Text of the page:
Pew Research Center survey reports, demographic studies and data-driven analysis
Key News Audiences Now Blend Online and Traditional Sources
For more than a decade, audiences for most traditional news sources have steadily declined and the number of people getting news online has surged. The Pew Research Center for the People & the Press’ biannual media study also finds that a growing number of news consumers mix both old and new sources. The report presents a typology that breaks Americans into four groups: Integrators, Net-Newsers, Traditionalists and the Disengaged.
China Olympics Earn American Attention, Approval
Most say they are watching at least some of the Olympic coverage and the share saying it was a good decision to hold the games in China has risen 11 points to a 52% majority. Americans also remain optimistic that by the end of the games, the U.S. will have won more gold medals than any other country.
The Purpose Driven Campaign: The Candidates’ Forum with Rick Warren
McCain and Obama will make their first joint appearance of the general election campaign at an event moderated by Pastor Rick Warren at his 22,000-member Saddleback Church. John Green discusses what the candidates stand to gain from speaking with Warren and the challenges that Warren will face as he attempts to broaden evangelicals’ political agenda.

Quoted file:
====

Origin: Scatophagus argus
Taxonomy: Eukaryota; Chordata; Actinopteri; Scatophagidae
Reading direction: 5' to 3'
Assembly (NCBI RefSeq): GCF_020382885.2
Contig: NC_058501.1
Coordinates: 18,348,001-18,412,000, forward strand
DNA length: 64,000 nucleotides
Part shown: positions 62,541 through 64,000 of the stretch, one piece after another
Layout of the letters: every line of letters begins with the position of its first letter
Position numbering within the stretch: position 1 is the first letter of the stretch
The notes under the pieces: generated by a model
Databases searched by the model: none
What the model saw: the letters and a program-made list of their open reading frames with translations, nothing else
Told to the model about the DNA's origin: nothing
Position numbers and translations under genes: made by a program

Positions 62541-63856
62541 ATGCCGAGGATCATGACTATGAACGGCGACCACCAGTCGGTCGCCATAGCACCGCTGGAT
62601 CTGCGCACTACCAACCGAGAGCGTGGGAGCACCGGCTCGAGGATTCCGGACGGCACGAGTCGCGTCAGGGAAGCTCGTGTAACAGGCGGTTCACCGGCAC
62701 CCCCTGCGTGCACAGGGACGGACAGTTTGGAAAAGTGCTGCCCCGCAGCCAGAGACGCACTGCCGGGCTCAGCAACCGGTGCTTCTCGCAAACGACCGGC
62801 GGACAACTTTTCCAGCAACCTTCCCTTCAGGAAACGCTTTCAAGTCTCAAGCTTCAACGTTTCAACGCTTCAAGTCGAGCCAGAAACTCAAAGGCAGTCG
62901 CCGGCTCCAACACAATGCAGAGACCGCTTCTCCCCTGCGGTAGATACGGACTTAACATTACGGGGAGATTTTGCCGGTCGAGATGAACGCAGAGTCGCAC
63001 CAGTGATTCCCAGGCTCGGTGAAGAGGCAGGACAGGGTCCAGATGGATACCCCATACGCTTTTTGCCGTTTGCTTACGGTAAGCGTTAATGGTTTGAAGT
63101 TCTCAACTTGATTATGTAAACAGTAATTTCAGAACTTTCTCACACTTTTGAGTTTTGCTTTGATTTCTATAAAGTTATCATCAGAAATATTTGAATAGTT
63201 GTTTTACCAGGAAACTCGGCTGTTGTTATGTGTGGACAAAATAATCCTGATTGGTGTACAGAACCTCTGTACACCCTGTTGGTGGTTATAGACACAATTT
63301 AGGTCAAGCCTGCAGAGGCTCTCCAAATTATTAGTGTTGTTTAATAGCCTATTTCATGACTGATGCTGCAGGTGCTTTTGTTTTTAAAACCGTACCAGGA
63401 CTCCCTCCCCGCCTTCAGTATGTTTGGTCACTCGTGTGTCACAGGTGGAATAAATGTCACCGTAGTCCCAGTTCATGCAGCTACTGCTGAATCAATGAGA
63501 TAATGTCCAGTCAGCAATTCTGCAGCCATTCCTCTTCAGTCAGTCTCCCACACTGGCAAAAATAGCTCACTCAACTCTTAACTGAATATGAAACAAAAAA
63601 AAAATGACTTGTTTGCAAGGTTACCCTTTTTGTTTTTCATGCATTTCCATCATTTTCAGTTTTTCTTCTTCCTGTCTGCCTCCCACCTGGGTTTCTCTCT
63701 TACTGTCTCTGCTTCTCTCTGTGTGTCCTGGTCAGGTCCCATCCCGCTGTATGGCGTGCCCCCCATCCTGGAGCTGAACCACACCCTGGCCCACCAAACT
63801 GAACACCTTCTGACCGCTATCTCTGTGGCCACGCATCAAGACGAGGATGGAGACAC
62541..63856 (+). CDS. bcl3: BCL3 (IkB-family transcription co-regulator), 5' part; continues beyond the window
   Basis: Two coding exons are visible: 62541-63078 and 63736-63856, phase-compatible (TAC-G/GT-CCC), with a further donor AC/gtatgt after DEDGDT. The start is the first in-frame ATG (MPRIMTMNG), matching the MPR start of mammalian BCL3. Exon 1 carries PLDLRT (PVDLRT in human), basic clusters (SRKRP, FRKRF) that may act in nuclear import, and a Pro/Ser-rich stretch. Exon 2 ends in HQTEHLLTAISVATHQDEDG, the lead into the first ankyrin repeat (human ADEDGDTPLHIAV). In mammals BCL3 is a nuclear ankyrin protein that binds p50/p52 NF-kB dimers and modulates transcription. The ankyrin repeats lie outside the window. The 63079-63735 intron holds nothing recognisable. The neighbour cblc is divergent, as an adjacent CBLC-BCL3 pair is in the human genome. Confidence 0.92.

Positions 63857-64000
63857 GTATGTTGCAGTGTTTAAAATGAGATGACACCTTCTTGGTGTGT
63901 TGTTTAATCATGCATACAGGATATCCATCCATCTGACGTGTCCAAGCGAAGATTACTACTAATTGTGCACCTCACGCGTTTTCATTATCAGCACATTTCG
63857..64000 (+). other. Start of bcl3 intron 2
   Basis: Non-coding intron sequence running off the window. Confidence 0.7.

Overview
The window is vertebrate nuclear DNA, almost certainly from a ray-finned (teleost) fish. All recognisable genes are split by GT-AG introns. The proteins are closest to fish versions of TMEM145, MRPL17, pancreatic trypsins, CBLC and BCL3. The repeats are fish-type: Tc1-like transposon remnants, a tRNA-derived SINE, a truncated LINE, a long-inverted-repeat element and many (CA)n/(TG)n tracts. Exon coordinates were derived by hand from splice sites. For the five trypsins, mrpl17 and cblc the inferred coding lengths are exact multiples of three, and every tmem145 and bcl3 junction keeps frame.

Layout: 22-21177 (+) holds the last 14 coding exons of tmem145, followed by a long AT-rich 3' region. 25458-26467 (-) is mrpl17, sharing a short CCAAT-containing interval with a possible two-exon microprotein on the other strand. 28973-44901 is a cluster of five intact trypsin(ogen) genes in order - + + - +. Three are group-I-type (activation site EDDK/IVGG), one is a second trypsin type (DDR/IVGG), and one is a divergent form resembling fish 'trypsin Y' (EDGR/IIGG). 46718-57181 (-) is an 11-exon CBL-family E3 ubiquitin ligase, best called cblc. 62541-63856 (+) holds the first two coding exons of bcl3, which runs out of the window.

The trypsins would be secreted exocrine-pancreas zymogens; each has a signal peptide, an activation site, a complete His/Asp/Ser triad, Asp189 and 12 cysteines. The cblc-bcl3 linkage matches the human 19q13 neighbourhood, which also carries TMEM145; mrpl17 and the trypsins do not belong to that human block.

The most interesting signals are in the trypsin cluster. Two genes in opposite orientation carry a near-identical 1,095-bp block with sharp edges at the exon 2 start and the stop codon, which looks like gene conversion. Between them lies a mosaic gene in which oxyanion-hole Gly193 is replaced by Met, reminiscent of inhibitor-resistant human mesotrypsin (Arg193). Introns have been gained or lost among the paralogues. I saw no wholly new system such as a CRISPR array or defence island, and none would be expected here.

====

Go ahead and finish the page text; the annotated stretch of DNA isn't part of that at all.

Hispanics and Health Care in the United States: Access, Information and Knowledge
A Pew Hispanic Center/Robert Wood Johnson Foundation study finds that more than one-fourth of Hispanic adults in the U.S. lack a usual health care provider, but when asked about why that is so, a plurality (41%) say the principal reason is that they are seldom sick.
Presidential Race Draws Even
With fewer than two weeks to go before the start of the presidential nominating conventions, McCain has solidified his support among Republicans and white evangelicals, especially in the South, while Obama lags in attracting Clinton supporters.
Comeback Kids: Clintons Return to Campaign Coverage
Last week’s major story lines turned more to discord among Democrats, energy policy and the search for vice presidents.
Search Soars, Challenging Email as a Favorite Internet Activity
The percentage of internet users who use search engines on a typical day has been steadily rising from about one-third of all users in 2002, to a new high of just under one-half (49%).
Obama Fatigue – 48% Hearing Too Much About Him
While John McCain closed the gap in campaign news coverage last week, Barack Obama still enjoyed much more visibility in the eye of the public. But 48% say they’ve heard too much about the Democratic nominee and a plurality say they’ve heard too little about his opponent.
Spears and Hilton Raise McCain Coverage Even With Obama
A spasm of introspection by the media, amid a wave of accusations that they were being unfair to the GOP standard bearer combined with a controversial ad to generate equal coverage of the two candidates.
No Longer in the News, Earthquake Survivors Face a Painful Recovery
Media focus in China turned away weeks ago from the May 12 earthquake to the Beijing Olympics, but a journey through the heart of the destruction reveals the immense task faced by the people of Sichuan, already poor, to recreate their lives.